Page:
OVER 70 PER CENT OF THE WORLD’S POPULATION live in countries that severely discriminate against the non-religious. That is the headline finding from the 2022 Freedom of Thought Report, published by Humanists International. The report also finds that the situation has been getting worse.
Humanists UK has welcomed the report and called on all governments to take action to protect the rights of non-religious people, and to make sure that they are able to express their beliefs freely, without fear of discrimination or persecution.
The new report covers every country in the world and includes information on laws and policies which affect the rights of non-religious people, as well as incidents of discrimination and persecution. The 2022 edition includes a number of alarming findings:
- More than 80 countries have laws which criminalise apostasy, blasphemy or atheism, with punishments ranging from fines and imprisonment and in 13 cases, death.
- Non-religious people continue to face discrimination, violence, and persecution in many parts of the world, both state-sponsored and extrajudicially, particularly in countries with high levels of religious conservatism or conflict.
- In some countries, non-religious people are denied basic rights, such as the right to marry or the right to hold public office.
- In the strictest sense, less than four per cent of people live in states that are ‘truly’ secular. A secular state is a country in which there is separation of religious and political power, and a deliberate policy of neutrality and equality towards all beliefs, with an interest in maximising freedom of religion or belief for every citizen.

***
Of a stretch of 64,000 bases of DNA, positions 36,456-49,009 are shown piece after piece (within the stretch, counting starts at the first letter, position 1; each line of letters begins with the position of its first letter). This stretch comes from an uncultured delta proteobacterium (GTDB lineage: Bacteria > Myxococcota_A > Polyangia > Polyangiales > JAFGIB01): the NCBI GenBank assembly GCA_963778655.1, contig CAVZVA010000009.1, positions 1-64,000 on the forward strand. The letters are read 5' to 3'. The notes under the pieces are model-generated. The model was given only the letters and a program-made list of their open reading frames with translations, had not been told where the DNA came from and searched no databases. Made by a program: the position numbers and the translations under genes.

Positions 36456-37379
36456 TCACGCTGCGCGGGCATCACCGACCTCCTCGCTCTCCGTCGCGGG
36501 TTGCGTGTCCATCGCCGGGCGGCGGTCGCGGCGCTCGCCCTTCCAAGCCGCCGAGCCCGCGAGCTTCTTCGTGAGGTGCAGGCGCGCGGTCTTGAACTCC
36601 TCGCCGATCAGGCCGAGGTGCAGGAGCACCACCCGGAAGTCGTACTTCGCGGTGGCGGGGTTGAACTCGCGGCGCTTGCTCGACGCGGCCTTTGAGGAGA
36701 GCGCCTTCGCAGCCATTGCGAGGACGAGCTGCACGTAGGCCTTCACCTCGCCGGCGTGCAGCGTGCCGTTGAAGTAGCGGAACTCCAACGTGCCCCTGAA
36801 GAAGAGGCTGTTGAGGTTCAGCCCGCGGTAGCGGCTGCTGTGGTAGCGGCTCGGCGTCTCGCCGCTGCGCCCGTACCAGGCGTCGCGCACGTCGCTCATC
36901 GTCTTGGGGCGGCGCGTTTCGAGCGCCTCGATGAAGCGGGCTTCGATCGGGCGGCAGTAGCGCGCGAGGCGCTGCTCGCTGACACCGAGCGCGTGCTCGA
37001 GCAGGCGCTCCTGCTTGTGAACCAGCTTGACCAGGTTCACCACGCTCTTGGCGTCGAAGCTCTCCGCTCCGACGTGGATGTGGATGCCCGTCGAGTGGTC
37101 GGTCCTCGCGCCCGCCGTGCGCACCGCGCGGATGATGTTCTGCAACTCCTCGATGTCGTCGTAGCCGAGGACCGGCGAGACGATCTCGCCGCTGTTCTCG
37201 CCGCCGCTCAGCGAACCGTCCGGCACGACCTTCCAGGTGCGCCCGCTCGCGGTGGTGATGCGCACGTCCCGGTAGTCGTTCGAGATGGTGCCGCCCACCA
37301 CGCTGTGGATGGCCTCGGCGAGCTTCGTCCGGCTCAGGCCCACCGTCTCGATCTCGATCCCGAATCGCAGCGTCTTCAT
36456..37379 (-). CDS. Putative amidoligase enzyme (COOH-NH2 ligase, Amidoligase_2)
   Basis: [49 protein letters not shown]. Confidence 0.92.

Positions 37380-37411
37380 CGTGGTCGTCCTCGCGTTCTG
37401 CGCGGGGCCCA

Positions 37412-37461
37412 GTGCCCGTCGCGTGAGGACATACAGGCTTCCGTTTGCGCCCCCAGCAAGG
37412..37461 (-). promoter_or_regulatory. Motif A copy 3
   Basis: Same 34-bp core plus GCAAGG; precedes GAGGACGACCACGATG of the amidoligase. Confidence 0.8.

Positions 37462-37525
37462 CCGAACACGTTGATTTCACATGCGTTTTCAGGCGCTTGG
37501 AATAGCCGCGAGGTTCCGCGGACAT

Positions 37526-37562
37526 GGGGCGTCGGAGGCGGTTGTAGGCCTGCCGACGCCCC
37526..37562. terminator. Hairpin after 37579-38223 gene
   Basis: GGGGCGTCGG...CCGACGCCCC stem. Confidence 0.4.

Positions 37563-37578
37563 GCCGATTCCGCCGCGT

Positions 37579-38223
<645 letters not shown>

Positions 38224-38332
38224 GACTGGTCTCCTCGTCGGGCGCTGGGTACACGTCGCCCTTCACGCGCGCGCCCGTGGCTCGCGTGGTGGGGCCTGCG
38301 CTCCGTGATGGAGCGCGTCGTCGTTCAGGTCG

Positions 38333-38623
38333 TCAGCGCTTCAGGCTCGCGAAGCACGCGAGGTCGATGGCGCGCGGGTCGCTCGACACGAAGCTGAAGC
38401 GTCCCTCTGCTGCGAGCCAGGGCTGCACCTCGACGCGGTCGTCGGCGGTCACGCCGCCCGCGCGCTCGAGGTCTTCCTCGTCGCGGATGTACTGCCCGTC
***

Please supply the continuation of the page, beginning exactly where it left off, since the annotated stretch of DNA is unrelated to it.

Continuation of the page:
- On the other hand, those countries that are not secular include theocracies like Iran and Saudi Arabia. There are also officially secular countries, like France, that have scored worse in the report in recent years due to heavy-handed attempts at enforcing religious neutrality that have in effect discriminated against religious minorities.
The foreword to the report is written by Rishvin Ismath, Founding President of the Council of Ex-Muslims of Sri Lanka. In it, he recounts: “When I was a kid, my freedom was either stolen or controlled by elders such as parents, teachers, relatives, even the neighbours… Once I opened my eyes wide and realised that I was fooled by imaginations, fictions, lies… utter lies, I left the religion, and yet I did not have the freedom to declare myself as an ex-Muslim, because I was conscious of the consequences. When I did eventually declare my true self – an ex-Muslim – …I lost the last iota of the freedom I had.”
Andrew Copson is the Chief Executive of Humanists UK and also the elected President of Humanists International. Speaking in his capacity as President, he commented: “This year’s Report provides evidence of clear and systematic discrimination against humanists and non-religious people, and this discrimination is most prevalent in countries with less state secularism. State secularism appears to be a prerequisite for the full enjoyment of the right to freedom of religion or belief.”
* Source: Humanists UK